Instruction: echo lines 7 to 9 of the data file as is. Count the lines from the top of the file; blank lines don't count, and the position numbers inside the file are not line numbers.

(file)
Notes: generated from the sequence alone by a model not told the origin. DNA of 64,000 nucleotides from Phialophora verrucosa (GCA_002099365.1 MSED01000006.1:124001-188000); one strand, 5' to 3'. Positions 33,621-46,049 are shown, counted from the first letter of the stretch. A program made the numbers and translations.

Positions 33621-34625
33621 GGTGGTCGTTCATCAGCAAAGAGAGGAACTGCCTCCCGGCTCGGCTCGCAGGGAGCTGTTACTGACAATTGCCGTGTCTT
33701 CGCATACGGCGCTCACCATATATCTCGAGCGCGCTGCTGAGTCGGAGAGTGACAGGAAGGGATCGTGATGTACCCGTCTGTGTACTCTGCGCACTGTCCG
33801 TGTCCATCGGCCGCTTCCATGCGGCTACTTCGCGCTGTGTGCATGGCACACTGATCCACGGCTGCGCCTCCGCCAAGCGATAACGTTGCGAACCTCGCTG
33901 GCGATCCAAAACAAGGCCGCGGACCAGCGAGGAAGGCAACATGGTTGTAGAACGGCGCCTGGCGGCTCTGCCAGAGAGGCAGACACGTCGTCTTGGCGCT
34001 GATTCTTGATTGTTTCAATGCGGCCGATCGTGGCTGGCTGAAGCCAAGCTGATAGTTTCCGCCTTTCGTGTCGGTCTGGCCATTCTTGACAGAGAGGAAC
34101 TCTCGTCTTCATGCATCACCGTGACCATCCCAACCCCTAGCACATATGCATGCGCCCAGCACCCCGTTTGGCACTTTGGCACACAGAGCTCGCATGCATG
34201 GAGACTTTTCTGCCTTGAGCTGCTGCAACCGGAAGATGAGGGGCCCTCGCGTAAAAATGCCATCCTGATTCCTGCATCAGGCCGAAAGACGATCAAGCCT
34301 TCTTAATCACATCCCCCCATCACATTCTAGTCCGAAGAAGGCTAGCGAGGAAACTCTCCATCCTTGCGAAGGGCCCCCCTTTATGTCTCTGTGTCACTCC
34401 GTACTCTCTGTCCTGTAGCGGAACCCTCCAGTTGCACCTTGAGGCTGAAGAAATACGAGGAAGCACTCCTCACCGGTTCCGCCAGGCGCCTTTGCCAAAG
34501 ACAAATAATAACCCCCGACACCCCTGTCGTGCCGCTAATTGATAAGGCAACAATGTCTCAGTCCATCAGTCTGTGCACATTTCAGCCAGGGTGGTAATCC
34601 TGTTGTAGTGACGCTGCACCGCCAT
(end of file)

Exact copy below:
34001 GATTCTTGATTGTTTCAATGCGGCCGATCGTGGCTGGCTGAAGCCAAGCTGATAGTTTCCGCCTTTCGTGTCGGTCTGGCCATTCTTGACAGAGAGGAAC
34101 TCTCGTCTTCATGCATCACCGTGACCATCCCAACCCCTAGCACATATGCATGCGCCCAGCACCCCGTTTGGCACTTTGGCACACAGAGCTCGCATGCATG
34201 GAGACTTTTCTGCCTTGAGCTGCTGCAACCGGAAGATGAGGGGCCCTCGCGTAAAAATGCCATCCTGATTCCTGCATCAGGCCGAAAGACGATCAAGCCT